Insurers told containerships need better firefighting
Uwe-Peter Schieder of the German Insurance Association GDV called for more modern and effective
fire-fighting systems on containerships at a meeting of the International Union of Marine Insurance in London last week,
“Fire protection systems have not yet realized that cargo is now
transported in containers, as it has been for the last 30 or 40 years.
Crews do not have the systems to fight fire," he said. “Hull insurers just have to stand by and pay out the claims.”
According to a press release issued by IUMI, delegates to the meeting were told fire-fighting systems on many container vessels are decades out of date and incapable of protecting valuable cargos.
Despite the development of much larger ships in recent years, many cargo fires can only be realistically tackled with external support from ocean-going fire tugs.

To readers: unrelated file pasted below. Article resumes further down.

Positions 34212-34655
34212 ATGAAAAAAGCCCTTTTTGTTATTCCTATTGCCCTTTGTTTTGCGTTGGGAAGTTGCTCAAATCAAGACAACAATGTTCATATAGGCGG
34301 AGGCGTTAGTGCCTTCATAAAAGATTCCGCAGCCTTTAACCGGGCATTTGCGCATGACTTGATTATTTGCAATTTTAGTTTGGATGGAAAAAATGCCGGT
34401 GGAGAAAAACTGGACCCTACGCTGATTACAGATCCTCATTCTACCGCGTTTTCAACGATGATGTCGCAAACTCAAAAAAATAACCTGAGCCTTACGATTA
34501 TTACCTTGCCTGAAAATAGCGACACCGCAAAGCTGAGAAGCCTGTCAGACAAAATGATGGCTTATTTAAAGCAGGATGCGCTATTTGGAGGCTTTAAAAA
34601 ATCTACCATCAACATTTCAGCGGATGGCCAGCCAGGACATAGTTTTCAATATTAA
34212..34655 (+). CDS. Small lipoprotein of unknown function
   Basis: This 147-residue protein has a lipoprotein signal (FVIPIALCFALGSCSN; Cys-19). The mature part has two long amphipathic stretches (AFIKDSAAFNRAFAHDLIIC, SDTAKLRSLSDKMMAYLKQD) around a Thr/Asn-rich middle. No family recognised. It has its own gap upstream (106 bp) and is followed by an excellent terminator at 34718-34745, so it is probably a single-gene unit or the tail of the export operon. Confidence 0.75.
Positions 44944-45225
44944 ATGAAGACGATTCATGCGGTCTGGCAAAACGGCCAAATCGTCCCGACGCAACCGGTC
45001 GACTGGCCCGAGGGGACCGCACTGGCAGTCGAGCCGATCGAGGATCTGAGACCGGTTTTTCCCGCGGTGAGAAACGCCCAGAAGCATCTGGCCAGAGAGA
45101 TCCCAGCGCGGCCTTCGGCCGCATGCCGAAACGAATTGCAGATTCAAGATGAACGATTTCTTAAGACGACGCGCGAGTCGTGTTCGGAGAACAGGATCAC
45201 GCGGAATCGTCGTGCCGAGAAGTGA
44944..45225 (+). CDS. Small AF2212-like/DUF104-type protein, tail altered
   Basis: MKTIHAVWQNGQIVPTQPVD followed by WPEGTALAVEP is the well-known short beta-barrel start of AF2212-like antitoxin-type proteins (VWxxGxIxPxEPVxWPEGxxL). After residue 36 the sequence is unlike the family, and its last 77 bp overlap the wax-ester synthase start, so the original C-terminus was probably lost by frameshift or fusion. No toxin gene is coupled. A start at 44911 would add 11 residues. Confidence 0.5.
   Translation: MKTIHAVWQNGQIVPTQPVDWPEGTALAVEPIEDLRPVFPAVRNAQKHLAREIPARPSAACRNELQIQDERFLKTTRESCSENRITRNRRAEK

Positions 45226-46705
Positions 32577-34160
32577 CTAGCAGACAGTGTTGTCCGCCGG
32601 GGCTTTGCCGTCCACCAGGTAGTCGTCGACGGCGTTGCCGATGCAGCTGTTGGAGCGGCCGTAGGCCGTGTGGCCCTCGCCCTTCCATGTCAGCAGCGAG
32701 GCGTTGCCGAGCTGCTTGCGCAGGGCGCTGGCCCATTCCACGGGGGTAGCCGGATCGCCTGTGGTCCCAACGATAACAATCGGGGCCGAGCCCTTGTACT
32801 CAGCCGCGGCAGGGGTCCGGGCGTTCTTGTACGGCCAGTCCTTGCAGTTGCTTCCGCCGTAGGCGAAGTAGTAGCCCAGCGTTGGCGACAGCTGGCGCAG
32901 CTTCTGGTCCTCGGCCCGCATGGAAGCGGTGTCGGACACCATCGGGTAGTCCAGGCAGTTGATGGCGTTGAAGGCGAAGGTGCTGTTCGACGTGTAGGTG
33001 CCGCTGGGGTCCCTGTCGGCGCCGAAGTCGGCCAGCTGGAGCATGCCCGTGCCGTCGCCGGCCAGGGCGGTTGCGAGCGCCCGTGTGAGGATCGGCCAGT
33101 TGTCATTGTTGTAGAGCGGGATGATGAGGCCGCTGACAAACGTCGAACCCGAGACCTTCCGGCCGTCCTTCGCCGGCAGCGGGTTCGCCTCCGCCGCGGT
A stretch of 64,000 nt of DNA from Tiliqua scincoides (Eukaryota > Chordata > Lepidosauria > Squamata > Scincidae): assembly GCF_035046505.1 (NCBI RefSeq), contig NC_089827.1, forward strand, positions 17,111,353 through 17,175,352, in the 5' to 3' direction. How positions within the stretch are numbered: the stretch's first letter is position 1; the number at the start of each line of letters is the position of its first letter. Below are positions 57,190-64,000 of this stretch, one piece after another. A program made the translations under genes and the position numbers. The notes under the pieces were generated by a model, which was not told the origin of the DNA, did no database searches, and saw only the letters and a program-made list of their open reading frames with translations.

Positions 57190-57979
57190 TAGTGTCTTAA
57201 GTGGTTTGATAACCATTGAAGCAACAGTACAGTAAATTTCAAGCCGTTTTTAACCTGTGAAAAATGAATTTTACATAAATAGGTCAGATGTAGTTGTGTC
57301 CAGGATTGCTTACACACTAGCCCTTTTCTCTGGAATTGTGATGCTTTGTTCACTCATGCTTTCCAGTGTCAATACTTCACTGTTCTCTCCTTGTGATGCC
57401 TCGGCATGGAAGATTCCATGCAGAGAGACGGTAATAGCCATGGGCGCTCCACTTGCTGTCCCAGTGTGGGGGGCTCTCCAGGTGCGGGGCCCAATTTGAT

Schiede stated the fire which took hold on the MSC Flaminia in 2012 took five and a half weeks to eventually extinguish.
He described how the positioning of containers on such a vessel tends to "protect" a fire as it develops and block any water being poured on from a fire-fighting tug. Indeed, spraying water onto containers around the source of a fire only cools them down, making them more stable and extending their protection for the fire to develop unchecked.
More advanced onboard fire-fighting systems have been developed including CO2 flooding of holds and remote control monitors that can send up walls of water, partitioning off any blazes above deck.
But few vessels operating around the world have been fitted with such systems and adding them retrospectively to older ships is difficult and expensive.
Schieder said he was aware of five cargo fires on container vessels already during 2013 and hoped to see more ships better equipped to deal with such incidents in years to come.
“We cannot just continue to ignore the issue,” he said.
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